BOSTON - Have you seen those TV ads warning that Congress is poised to "break" the popular Amazon Prime two-day delivery service that millions of consumers enjoy?
They're paid for by tech industry groups opposed to a bill called "The American Choice and Innovation Online Act," a sweeping effort to change some controversial practices of the largest tech companies.
But are the ads giving you the straight story? We put them to the Truth Test.
"We've gotta have fair competition in this country," said Sen. Amy Klobuchar (D-Minnesota) at a committee meeting earlier this year where the bill cleared an initial hurdle. She and co-sponsor Sen. Chuck Grassley (R-Iowa) have assembled a bipartisan coalition of support for the measure, which would curb the market power of the world's biggest tech companies - Amazon, Google, Apple and Facebook (a.k.a. Meta). It's an idea with popular appeal according to a recent poll of four states, including New Hampshire, that found 79 percent believe these tech giants have too much power, 75 percent believe they abuse that power to reduce competition, and 76 percent support the antitrust bill.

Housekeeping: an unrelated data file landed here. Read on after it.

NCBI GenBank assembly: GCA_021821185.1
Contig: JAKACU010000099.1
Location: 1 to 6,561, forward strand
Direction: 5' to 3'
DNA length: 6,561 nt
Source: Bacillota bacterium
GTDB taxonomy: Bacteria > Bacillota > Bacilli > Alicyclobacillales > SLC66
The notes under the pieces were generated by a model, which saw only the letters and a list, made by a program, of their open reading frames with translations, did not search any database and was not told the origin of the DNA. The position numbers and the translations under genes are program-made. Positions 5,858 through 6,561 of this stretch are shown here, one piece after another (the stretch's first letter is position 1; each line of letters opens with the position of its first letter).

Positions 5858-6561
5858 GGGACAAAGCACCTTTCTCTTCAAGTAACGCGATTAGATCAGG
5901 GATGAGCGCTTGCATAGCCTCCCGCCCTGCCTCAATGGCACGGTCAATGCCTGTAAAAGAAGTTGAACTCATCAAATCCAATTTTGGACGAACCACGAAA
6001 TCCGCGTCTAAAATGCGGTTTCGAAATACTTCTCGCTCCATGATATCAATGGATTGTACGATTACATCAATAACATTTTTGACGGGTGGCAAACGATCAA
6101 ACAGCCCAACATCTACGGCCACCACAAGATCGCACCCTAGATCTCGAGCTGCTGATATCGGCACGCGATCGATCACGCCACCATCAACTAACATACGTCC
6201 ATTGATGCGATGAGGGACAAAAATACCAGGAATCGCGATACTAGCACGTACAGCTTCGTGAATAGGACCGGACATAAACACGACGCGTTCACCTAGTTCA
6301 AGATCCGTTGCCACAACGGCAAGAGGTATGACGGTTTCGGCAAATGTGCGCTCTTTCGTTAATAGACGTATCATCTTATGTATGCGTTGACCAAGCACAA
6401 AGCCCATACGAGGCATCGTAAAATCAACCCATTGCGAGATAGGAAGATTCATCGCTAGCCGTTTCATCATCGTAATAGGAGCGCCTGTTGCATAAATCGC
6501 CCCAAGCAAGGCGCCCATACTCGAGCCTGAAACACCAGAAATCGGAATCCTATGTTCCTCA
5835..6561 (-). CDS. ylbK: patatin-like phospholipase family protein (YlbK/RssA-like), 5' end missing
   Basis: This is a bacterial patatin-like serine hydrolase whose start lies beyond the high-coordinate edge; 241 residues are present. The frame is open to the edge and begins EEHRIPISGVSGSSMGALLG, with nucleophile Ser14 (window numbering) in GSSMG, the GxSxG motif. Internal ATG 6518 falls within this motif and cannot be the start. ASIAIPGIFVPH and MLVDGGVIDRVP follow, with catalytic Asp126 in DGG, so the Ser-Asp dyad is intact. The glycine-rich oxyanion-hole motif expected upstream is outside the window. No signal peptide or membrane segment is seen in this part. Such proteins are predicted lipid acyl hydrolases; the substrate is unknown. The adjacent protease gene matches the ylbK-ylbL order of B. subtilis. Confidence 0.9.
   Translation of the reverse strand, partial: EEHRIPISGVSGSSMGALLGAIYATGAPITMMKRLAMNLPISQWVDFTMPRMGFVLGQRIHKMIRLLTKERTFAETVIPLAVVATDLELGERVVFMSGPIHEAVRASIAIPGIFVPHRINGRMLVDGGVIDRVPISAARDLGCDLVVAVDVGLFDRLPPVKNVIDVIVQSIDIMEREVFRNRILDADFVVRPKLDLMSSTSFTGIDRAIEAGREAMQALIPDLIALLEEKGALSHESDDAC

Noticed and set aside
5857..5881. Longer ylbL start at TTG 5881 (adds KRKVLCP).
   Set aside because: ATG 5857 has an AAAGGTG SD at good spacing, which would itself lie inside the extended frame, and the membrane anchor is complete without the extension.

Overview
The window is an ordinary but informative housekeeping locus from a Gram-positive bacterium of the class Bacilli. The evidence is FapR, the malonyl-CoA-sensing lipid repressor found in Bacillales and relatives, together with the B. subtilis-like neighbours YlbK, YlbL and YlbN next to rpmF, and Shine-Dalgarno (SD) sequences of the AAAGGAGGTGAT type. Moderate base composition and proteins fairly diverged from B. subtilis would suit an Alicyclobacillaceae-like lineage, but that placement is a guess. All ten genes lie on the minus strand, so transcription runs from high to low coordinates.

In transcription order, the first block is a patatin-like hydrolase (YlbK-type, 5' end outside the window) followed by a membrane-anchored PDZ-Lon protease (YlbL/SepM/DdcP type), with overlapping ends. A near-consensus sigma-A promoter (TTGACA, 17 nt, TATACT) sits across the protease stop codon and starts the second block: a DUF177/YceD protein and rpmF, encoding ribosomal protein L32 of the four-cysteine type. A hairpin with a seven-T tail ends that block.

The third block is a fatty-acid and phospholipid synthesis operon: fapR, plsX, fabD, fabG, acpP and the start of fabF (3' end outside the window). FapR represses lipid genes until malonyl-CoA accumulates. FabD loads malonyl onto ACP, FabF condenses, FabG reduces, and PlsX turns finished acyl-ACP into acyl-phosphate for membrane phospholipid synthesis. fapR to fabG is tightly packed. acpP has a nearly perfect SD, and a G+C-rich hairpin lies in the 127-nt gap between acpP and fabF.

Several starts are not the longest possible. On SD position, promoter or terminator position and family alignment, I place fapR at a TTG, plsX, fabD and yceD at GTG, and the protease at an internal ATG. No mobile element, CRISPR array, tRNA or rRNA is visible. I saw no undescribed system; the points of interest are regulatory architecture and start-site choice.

But the industry is fighting back with millions of dollars in TV ads that play on our economic anxiety with the claim that the bill would take away a popular service that got a lot of us through the pandemic. "Washington politicians have a law that could break Amazon's two-day delivery and threaten our fragile economic recovery," one ad says.
Scary! But is it true?
Congressman David Cicciline (D-Rhode Island) is a co-author of the legislation. At a press conference a few weeks back, he said, "This bill will not prevent Amazon from providing free shipping or other services to its Prime members."
That's true, but according to a Klobuchar press release, it would preclude Amazon from requiring a seller to use its fulfillment services, and that could reduce the number of items you can get through Prime.
Cicciline also said the bill "will prohibit Amazon from misleading customers by rigging search results." Also true, and the industry ads don't make the case that nixing favoritism for Amazon's house brands will hurt consumers.
The tech giants have no one to blame but themselves and their predatory business practices for this antitrust bill, and as you can see in that polling, the public seems to agree. But passage is no slam dunk. Big regulatory overhauls by Washington sometimes have unintended economic consequences. And the word out of D.C. is even some supporters of the bill are having qualms about voting on it in an election year at a time of economic turmoil.
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